Hopp til hovedteksten
Salmon lice
Photo: Karin Kroon Boxaspen
Print friendly version

Not just one type of salmon lice

New results show that there are two sub-species of salmon lice. This fact may be vital to the development of new lice treatments for salmon, since different sub-species don’t necessarily react in the same way to medications.

- Our experiments have shown that salmon lice from the Atlantic and Pacific are so genetically similar that they belong to the same species. However, the differences between them are big enough for them to be classified as two separate sub-species, says Rasmus Skern-Mauritzen, a scientist at the Institute of Marine Research.

Scientists have long known that salmon lice in the Pacific and Atlantic are different, both biologically and genetically.

- This has fuelled a debate about whether or not all salmon lice belong to the same species, which was why we decided to further investigate the matter, says Skern-Mauritzen.

Important differences

Since the genetic difference between Atlantic and Pacific salmon lice has only now been confirmed, researchers were previously unable to make a distinction between research results from the two oceans, which Skern-Mauritzen says was a big problem.

- Now that we know they are two different sub-species, it means that results from experiments involving salmon lice in the Pacific, for example, cannot automatically be applied to lice in the Atlantic, he explains.

From now on it will therefore be important for scientists to study the correct sub-species, and to base their research on relevant results.

- Otherwise we risk drawing conclusions that are not supported by the evidence. In a worst case scenario it might lead to us trying to develop salmon lice treatments based on results that are not valid for the lice that we have here in Norway, says Skern-Mauritzen.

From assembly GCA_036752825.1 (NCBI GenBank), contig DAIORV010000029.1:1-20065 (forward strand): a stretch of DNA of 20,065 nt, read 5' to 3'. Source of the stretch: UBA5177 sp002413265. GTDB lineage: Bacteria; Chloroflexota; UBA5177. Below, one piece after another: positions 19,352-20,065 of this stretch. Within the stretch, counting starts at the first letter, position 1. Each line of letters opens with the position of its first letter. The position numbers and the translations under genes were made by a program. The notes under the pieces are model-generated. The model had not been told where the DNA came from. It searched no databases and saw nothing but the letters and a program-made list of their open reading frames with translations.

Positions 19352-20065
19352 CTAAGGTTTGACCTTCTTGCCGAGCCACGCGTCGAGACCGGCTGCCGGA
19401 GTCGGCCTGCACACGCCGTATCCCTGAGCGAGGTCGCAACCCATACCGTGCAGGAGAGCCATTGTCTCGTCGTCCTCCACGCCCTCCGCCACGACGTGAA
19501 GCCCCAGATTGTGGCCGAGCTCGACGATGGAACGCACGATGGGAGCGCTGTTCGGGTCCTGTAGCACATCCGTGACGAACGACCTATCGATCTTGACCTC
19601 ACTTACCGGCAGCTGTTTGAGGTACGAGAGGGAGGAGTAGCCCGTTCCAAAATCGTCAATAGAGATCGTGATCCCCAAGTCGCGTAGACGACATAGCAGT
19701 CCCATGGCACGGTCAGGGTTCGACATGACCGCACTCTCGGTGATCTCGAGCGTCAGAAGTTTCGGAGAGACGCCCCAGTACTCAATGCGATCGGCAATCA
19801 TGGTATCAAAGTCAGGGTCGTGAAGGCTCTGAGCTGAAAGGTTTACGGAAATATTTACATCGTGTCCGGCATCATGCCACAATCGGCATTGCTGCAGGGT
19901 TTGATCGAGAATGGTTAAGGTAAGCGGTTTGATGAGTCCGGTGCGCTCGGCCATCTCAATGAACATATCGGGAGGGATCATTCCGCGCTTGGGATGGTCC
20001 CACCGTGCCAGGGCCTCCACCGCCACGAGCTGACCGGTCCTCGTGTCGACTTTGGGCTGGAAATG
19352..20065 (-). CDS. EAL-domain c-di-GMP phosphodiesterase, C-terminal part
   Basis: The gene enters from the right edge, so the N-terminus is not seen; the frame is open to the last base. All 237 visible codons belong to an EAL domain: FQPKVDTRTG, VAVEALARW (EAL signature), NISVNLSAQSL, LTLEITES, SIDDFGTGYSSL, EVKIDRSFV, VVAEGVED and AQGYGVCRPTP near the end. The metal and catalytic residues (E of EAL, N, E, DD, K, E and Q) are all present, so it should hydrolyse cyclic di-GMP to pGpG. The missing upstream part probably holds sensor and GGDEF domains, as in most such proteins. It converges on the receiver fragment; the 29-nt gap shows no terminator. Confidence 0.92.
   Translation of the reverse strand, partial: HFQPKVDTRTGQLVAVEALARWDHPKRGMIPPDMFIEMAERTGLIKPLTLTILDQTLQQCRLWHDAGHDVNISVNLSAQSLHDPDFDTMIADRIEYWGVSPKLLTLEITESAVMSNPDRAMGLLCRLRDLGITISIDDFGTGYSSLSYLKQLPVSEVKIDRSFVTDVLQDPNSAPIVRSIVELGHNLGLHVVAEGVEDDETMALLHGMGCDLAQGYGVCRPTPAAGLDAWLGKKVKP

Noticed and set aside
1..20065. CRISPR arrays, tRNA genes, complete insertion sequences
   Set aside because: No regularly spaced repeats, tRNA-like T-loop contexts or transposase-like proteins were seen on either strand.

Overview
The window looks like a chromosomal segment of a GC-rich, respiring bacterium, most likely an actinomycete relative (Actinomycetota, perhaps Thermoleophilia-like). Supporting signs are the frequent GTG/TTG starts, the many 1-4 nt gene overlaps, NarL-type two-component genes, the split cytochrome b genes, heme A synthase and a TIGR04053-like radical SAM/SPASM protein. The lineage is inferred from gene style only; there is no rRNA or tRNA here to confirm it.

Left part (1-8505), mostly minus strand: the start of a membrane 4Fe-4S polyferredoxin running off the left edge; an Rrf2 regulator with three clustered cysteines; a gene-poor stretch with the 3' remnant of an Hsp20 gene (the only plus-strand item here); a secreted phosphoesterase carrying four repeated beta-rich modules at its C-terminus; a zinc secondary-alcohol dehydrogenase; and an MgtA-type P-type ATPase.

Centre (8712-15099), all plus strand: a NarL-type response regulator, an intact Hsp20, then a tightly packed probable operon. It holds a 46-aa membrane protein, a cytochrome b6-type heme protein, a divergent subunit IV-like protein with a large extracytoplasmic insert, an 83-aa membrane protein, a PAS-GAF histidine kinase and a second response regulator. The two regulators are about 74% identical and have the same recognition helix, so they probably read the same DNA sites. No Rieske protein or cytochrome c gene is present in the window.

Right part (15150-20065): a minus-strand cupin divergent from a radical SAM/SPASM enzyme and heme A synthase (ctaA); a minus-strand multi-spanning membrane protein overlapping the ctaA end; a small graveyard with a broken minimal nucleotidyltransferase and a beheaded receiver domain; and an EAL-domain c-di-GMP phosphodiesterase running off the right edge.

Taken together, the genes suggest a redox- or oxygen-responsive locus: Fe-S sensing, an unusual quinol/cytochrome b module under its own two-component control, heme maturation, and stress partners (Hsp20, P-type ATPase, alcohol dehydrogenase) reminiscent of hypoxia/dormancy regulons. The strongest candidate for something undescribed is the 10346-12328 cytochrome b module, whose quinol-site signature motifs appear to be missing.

Crossed salmon lice from the two oceans

In order to determine whether salmon lice from the Pacific and Atlantic were different species, scientists from the Institute of Marine Research crossed them with each other. The genetic differences between the two are smaller than those you would expect between different species, and the resulting offspring were capable of reproducing, confirming that Atlantic and Pacific salmon lice are indeed the same species. Nevertheless, the differences in their DNAs were big enough for the scientists to classify them as separate sub-species.

- Although there are many similarities between the lice from the two oceans, it is important to know where research results come from, so that we can also begin to understand the differences, says Skern-Mauritzen.

New scientific names

Previously, the scientific name for salmon lice was Lepeophtheirus salmonis. After the Institute of Marine Research’s new results were published, the two sub-species have been given different names. Salmon lice in the Atlantic are now called Lepeophtheirus salmonis salmonis, while lice in the Pacific are Lepeophtheirus salmonis oncorhynchi.


Skern-Mauritzen, Torrissen and Glover (2014) Pacific and Atlantic Lepeophtheirus salmonis (Krøyer, 1838) are allopatric subspecies: Lepeophtheirus salmonis salmonis and L. salmonis oncorhynchi subspecies novo. BMC Genetics, 15:32 doi:10.1186/1471-2156-15-32

Facts about sea lice

Latin name: Lepeophtheirus salmonis
Distribution: occur naturally in Norwegian waters. Their numbers have risen significantly in parallel with the growth of the aquaculture industry.
Biology: sea lice are parasites with eight life stages, three of which are free-swimming, two of which are stationary and three of which are mobile. They attach themselves to salmon in the third life stage.
Size: adult female: 12 mm (approx. 29 mm including egg strings); adult male: 6 mm.
Diet: the skin and blood of salmonids. The lice only start feeding when they have attached themselves to a host fish (stationary and mobile stages).
Reproduction: all year round, but reproduce increasingly quickly as temperatures rise in spring.
Dispersal: free-swimming stages spread on currents in fjords and coastal waters.
Treatment: biological methods (wrasse) or chemicals (medication).

Sea lice